Childhood & Early Life
He was born on 22nd July, 1882, to Garret Henry Hopper and Elizabeth Griffiths Smith, in Upper Nyack, New York. He had a sibling named Marion and they belonged to a mercantile family.
He had an affinity to artistic work and after completing high school studies, he joined the ‘Correspondence School of Illustrating in New York City’ where he studied from 1899-1900. He then attended the ‘New York School of Art’ where he was trained by renowned painters William Merritt Chase and Robert Henri.
After completing his training as an illustrator, he embarked on three trips which later influenced his art form.
In 1906, he travelled to Paris and at that time it was the brimming with artistic revolution, and Cubism style of visual art had already taken place. There he was introduced to ‘Impressionism’ movement of art, which influenced his work to a great extent.
He made two more trips to Paris and some other European countries in between 1907-10.
Continue Reading Below
In 1910, he went back to New York and launched into a career as a freelancer artist. He even arranged a studio there in which he tried to put his thoughts onto the canvas but found it very difficult to decide on what to paint.
During that time he made a painting named ‘Sailing’ which he exhibited in the ‘Armory Show’ in 1913 and became his first painting to be sold. He expected to earn some recognition after selling this painting but his hopes were not realised.
Soon after, he travelled to Manhattan and settled in Washington Square near Greenwich Village, where he continued to live till his death.
He then dabbled with some illustration work while working as the public relations handler of a movie company. Owing to his interest in theatre and movie he took up the job despite the fact that he found the job of creating posters uninteresting.
During 1915, this painter began to create artistic pieces using the technique of etching and made as many as seventy pieces which were about the city life of Paris and New York.
In the beginning of 1920s, he became popular as an etching artist and created some of the finest pieces using this technique like ‘Night on the El Train’ (couples in silence), ‘The Catboat’ (simple nautical scene) and ‘Evening Wind’ (solitary female).
He also created two significant oil-paintings during this time which were ‘New York Interior’ and ‘New York Restaurant’. He constantly created paintings but did not get desired recognition as a painter.
In 1920, his works were exhibited at the ‘Whitney Studio Club’, which even though was not a commercial success but it became a benchmark in his career. After this exhibition, he continued his artistic work and eventually got recognition. His painting ‘Girl at Sewing Machine’ was made during this period.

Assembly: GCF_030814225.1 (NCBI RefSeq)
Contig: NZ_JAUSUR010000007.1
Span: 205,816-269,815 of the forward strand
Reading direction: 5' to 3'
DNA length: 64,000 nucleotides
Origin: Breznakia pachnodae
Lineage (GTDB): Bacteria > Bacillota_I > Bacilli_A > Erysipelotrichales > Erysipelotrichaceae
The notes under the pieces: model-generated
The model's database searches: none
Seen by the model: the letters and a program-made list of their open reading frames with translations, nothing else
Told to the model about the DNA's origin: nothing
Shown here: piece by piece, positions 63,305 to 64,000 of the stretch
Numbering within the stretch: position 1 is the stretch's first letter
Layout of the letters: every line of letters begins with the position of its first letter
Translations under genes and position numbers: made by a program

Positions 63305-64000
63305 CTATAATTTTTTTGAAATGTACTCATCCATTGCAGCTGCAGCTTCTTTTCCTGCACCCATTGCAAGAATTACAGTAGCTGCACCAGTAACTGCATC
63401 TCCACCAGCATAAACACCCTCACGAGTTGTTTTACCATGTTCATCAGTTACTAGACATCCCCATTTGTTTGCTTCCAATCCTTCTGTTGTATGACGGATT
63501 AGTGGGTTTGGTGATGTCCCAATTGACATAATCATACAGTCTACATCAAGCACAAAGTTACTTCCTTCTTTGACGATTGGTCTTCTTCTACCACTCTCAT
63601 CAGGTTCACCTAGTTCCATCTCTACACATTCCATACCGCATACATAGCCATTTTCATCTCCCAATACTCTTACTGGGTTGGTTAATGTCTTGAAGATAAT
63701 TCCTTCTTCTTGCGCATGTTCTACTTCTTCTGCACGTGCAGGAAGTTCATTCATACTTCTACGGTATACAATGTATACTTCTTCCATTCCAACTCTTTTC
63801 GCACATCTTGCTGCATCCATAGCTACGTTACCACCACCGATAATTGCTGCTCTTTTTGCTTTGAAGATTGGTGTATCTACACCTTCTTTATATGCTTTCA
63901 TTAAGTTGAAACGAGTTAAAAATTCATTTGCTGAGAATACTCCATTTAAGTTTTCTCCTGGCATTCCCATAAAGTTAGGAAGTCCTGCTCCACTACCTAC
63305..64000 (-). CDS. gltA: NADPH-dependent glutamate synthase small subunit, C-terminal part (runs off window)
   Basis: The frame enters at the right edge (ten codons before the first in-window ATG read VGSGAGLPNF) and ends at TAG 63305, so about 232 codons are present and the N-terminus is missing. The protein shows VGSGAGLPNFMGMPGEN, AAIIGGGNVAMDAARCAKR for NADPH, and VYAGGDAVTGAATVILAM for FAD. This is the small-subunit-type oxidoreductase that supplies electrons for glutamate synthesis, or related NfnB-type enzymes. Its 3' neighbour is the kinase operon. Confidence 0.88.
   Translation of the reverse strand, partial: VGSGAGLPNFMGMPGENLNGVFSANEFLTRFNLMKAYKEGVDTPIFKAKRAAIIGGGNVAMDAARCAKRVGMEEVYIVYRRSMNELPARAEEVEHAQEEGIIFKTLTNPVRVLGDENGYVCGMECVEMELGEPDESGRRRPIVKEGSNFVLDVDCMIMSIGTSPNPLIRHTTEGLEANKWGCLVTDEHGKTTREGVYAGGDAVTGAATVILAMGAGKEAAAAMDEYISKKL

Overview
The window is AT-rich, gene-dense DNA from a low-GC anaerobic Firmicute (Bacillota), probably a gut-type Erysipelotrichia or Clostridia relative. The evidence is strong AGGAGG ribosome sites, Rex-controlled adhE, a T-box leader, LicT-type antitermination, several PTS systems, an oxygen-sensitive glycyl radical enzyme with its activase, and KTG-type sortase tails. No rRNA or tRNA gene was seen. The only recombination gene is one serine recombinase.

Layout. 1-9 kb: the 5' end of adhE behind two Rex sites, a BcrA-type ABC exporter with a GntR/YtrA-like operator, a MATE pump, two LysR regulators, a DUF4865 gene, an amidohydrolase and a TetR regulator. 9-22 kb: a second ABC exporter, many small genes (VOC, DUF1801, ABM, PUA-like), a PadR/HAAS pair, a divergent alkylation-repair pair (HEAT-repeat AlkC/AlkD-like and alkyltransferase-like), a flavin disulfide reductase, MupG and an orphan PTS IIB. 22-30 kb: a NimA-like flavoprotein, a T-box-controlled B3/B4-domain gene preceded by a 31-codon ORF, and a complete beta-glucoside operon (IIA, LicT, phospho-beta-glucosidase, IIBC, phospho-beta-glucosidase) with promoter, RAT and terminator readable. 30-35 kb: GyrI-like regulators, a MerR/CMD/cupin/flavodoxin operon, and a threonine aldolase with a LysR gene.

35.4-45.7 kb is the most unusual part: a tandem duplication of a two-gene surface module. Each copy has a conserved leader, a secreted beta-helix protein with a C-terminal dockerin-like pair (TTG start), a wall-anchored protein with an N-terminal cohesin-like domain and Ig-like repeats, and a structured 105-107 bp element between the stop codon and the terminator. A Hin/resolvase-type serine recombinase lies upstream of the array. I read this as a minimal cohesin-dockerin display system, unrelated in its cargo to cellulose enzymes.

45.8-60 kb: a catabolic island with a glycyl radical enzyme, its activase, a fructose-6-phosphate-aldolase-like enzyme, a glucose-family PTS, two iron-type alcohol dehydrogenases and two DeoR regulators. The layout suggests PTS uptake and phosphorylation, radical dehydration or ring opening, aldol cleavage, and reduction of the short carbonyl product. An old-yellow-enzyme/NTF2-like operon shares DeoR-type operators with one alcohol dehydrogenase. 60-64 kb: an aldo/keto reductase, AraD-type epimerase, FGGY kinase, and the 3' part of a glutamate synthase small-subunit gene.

Within a few years, he got another exhibition to his credit, which was held at the ‘Frank K. M. Rehn Gallery’, New York. This exhibition turned the wheels of fortune for him as it became a huge commercial success.
Continue Reading Below
His marriage to Josephine Nivison, who was a fellow artist, helped him to manage his life and art work and in 1923, she helped him to get his watercolours exhibited at the ‘Brooklyn Museum’ and his painting ‘The Mansard Roof’ was sold to the museum for a handsome amount.
In 1930, one of his paintings ‘House by the Railroad’ was included in the collection of the ‘Museum of Modern Arts’, New York. Soon after, all renowned museums wanted to exhibit his paintings in their gallery and paid him well to acquire his works.
He and his wife travelled through the South Royalton, Vermont during 1937-38, and during this journey, he created some of his best watercolour paintings of which ‘Branch of the White River’ is one. A year later, he painted ‘New York Movie’.
During 1940s he painted prolifically and created some of his best paintings such as ‘Nighthawks’, ‘Girlie Show’, ‘Hotel Lobby’, ‘Morning in a City’ and ‘Office at Night’.
By the end of that decade, his health deteriorated which hindered him from painting. He did not produce paintings for a long time and spent the next decade in inactivity.
However, before his death he created some of his remarkable paintings like the ‘Hotel by a Railroad’, ‘First Row Orchestra’, ‘Morning Sun’ and ‘Intermission’.
Personal Life & Legacy
In 1924, he married Josephine Nivison, a fellow student at the institute where they were trained under the tutelage of Robert Henri. This marriage helped Edward in his artistic venture as his wife supported him and even modelled for most of his paintings.
Josephine was his strongest support and provided constructive criticism which helped him improve his skills.
This exceptional painter breathed his last on 15th May, 1967, in his studio, and a few months after his death, his wife too deceased.
Josephine handed over their collection of paintings to ‘Whitney Museum of American Art’. Most of his paintings are displayed at the ‘Museum of Modern Art’, ‘Art Institute of Chicago’ and ‘The Des Moines Art Center’.